Yorkshire mates knew Cheteshwar Pujara submarine would surface

Things finally turned a corner at Nottingham as Cheteshwar Pujara came up with a fine 72 that spoke much about his character and doggedness.
Last time England came to India, Cheteshwar Pujara trained by batting against a rag-tag team of kids. A boy who sells pani-puris after sunset, another 12-year old kid who is obsessed with cricket, and a boy whose father sold his pharmacy to try to see if the son can make it big in cricket all bowled at Pujara just days before the first Test at Rajkot.

He piled up the runs that home series. This time around, he went to England early to turn out for Yorkshire but the runs never came and he was not picked for the first Test. Under pressure at Lord’s, he was run out once. Things finally turned a corner here at Nottingham as he came up with a fine 72 that spoke much about his character and doggedness. Some Indian fans might be surprised but his Yorkshire team-mates aren’t. Ben Coad is a young fast bowler for Yorkshire who says he isn’t least bit surprised that Pujara, “one of the nicest blokes I have ever met”, has effected a turnaround. “He might not have got the runs for us at Yorkshire but he worked so bloody hard. The hours he would put in nets was insane, actually. It all had to come to help him now, isn’t it?”

As the Yorkshire stint progressed and the run draught extended, Coad remembers Pujara trying to tinker with the way he would stand at the crease. A bit more upright and hands as close to the body. “Not that I was getting his wickets too many times in the nets before that, but I would say he did get better as the time went along.”

Both the slightly upright stance and the constant effort to keep his right tucked in, close to body as possible, worked for him on Monday.

Anderson swung out a few past the outside edge but he rarely pushed out at them. Now and then, the mental error would creep in and the bat would be hung out to dry but nothing stuck in the English hands. As the afternoon progressed, the confidence grew and a sense of assuredness came in to his game. Until Ben Stokes got one to kick up from back of length and that bounce surprised Pujara who stabbed at the ball in reflex.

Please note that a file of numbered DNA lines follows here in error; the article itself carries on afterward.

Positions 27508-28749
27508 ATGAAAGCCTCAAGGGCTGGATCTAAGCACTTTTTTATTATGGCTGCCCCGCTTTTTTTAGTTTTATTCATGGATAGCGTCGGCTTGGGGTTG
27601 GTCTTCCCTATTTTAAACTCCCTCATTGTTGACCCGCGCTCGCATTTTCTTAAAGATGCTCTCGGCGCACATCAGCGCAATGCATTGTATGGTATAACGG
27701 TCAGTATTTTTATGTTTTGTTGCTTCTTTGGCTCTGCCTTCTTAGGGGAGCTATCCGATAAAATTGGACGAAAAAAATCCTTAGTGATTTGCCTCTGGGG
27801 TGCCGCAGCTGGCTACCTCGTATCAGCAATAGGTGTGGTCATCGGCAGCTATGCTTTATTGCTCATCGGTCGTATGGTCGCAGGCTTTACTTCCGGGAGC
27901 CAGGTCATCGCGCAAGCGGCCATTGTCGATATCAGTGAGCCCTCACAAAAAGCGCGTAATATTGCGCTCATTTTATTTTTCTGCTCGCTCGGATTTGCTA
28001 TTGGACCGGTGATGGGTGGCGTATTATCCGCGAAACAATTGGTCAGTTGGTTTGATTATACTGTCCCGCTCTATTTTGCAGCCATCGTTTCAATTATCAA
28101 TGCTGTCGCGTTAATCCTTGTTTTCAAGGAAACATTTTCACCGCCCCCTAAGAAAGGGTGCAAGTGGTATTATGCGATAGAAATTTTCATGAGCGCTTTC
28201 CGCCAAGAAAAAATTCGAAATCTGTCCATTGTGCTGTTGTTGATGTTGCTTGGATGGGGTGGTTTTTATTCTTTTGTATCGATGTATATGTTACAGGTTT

The runs might not have come in his county stint but a football goal did and in Coad’s telling it seems it almost brought tears of joy in Pujara’s eyes. “He liked playing the football but he wasn’t particularly good at it to be honest.

But he would keep playing. Finally, one day he scored a goal and he looked so delighted I thought there could be some tears here! That probably was the funniest moment that I can think of. Just the joy from a man who seemed well composed most times.”

Some of the players couldn’t pronounce Pujara’s first name and started calling him Steve. “Yes, Steve. There wasn’t any nickname but Steve was what some of us called him in jest. Puj would also carefully select some real nice vegetarian restaurents and would take us there for dinners.”

For all the culinary and mentoring help, Pujara even found himself in a song made up by his team-mates. “It was a long road-trip at night time and Alex Lees was the one who started it first. It went to the tune of the Beatles’ Yellow Submarine. Lees swapped yellow with Puj and the boys in the bus started to sing along.” The Puj submarine might have crawled down under in Yorkshire but has surfaced at the right time for India.

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